FARC-EP head Timoleon Jimenez expressed the rebels' deep disappointment in Colombia's "No" win at a press conference from Havana Sunday night, shortly after electoral authorities declared that the “No” vote against the peace deal won by a slim margin.
“The FARC-EP commits itself to use only words as weapons for peace,” said Timoleon. “The struggle for peace continues,” adding with optimism that “there was still hope.”
The rebel leader "deeply deplored" the result as a deceiving campaign by the “No,” campaign led by the "destructive powers planting the seeds of hatred and resentment among Colombia's people.”
“Whoever wishes peace in Colombia can rely on the FARC-EP. Peace shall win!” he concluded.
A few minutes later, Colombia's President Juan Manuel Santos also denounced the results, saying from Bogota that he “acknowledged that the majority, with a very short margin, said 'No'” to the peace deal his government negotiated for four years with the rebels, while “the other half said 'Yes.'"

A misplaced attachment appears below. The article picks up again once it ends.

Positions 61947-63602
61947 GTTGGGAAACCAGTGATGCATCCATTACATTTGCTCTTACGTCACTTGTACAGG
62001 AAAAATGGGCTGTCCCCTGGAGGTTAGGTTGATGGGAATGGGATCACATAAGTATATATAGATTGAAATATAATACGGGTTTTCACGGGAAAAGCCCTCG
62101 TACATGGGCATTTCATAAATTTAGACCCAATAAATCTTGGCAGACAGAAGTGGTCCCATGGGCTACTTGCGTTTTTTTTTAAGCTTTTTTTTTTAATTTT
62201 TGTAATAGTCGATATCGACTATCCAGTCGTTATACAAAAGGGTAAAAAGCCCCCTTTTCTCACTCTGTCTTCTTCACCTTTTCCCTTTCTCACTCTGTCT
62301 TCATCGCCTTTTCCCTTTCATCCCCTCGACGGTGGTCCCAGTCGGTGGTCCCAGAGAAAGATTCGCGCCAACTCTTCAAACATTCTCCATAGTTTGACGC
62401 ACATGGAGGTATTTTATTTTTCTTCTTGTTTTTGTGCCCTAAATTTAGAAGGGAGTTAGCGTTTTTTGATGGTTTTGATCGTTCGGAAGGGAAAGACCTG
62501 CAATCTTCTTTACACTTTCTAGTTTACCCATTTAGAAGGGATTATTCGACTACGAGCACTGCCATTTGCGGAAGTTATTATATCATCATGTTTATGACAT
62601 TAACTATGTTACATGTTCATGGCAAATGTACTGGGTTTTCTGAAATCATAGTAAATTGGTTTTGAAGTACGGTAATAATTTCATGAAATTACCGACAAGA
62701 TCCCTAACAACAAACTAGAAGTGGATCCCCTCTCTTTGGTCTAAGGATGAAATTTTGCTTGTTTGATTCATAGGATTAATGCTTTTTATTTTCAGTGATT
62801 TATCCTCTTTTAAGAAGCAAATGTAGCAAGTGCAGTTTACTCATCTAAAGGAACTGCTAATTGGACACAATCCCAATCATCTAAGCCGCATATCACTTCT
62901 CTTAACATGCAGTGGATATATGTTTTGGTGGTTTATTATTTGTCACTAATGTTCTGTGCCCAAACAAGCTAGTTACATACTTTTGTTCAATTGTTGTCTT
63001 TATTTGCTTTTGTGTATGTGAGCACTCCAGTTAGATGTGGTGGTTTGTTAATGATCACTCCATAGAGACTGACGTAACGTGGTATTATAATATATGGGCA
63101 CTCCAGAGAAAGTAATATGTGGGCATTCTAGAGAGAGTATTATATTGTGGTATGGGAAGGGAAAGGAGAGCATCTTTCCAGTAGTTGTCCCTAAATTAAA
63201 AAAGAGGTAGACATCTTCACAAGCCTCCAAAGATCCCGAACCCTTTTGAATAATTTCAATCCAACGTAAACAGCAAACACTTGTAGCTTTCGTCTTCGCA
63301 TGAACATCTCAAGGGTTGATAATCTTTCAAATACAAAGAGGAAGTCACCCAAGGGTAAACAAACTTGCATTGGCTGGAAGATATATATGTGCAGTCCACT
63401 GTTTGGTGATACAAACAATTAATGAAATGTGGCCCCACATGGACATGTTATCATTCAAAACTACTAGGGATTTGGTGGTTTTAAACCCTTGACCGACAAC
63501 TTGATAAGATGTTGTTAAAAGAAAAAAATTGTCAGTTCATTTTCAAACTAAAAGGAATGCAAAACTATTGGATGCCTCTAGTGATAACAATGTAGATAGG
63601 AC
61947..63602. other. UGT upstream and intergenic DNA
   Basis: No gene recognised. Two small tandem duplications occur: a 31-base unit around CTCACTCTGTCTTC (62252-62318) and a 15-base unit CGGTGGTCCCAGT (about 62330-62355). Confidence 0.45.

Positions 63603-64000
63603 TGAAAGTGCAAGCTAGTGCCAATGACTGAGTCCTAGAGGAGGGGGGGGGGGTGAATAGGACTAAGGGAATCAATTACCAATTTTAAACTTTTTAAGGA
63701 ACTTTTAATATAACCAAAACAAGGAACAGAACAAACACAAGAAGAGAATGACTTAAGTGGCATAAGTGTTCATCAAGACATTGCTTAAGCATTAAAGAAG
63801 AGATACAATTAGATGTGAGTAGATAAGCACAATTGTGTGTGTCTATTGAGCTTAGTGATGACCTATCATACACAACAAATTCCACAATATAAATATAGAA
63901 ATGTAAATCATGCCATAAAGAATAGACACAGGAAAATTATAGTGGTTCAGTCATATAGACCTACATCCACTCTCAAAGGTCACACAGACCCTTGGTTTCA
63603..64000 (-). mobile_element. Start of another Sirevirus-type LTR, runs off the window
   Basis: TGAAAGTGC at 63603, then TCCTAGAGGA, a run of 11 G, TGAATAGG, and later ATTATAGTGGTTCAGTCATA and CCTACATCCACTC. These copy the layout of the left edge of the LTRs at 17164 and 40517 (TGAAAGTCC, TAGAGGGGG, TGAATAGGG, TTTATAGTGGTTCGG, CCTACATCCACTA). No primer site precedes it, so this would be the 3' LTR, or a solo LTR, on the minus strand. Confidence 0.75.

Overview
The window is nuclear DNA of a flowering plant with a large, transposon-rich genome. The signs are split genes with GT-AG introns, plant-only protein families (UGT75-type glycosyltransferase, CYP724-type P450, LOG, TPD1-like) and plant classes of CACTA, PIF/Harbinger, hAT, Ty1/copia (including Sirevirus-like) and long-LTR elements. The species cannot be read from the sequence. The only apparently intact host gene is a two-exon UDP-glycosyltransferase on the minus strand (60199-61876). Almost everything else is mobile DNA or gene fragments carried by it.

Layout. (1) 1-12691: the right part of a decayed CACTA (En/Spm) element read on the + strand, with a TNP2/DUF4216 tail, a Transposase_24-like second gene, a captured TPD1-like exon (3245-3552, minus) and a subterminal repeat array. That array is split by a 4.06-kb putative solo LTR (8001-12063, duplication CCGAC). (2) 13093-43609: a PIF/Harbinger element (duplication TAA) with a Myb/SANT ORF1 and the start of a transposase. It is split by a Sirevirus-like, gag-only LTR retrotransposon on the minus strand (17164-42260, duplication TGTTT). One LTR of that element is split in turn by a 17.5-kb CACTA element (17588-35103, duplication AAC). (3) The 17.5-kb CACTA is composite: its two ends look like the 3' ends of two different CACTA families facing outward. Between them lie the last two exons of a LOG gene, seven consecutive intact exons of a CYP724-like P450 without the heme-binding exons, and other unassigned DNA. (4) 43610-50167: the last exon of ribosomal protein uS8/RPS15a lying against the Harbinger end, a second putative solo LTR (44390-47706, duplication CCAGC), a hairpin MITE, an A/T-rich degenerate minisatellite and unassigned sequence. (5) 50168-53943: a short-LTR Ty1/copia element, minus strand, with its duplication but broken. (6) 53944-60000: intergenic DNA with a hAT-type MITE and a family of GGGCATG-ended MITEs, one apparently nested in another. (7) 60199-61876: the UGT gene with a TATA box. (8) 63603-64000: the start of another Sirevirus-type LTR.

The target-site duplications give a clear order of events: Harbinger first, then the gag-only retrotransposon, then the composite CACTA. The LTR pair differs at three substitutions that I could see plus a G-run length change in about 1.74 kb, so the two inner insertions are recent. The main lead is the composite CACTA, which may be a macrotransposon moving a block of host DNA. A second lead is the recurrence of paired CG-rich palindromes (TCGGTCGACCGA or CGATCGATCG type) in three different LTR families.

“I am the guarantor of the country's stability, my duty is to maintain public order while continuing to seek peace for the country,” he told reporters, adding that the bilateral cease-fire was still in effect. “We all want peace, without exception."
The head of state announced he will convoke all the political forces on Monday, “especially the forces supporting the 'No,' in order to find points of agreement and unity.”
In the meantime, he added, the state's chief peace delegation, as well as the high commissioner on peace, will travel to Havana in order to discuss developments with the FARC-EP peace delegation.
“I will not surrender. We will all come out stronger from this. We will find peace and move forwards,” he repeated outside the presidential palace.
Senator Ivan Cepada, from the left-wing Democratic Pole, told teleSUR that the results needed to be processed “in cold blood” in order to find a strategy that will still lead to peace for Colombia,
“The peace deal was agreed between with the FARC-EP and the government and received a strong support from the international community,” he said.
He highlighted the low voter turnout — an estimated 22 million abstentions — and gave his opinion on the reasons why: “on the coastal Atlantic, many voters could not go to the polling stations because of hurricane Matthew,” but “unfortunately many believed the dirty campaign for the "No.'"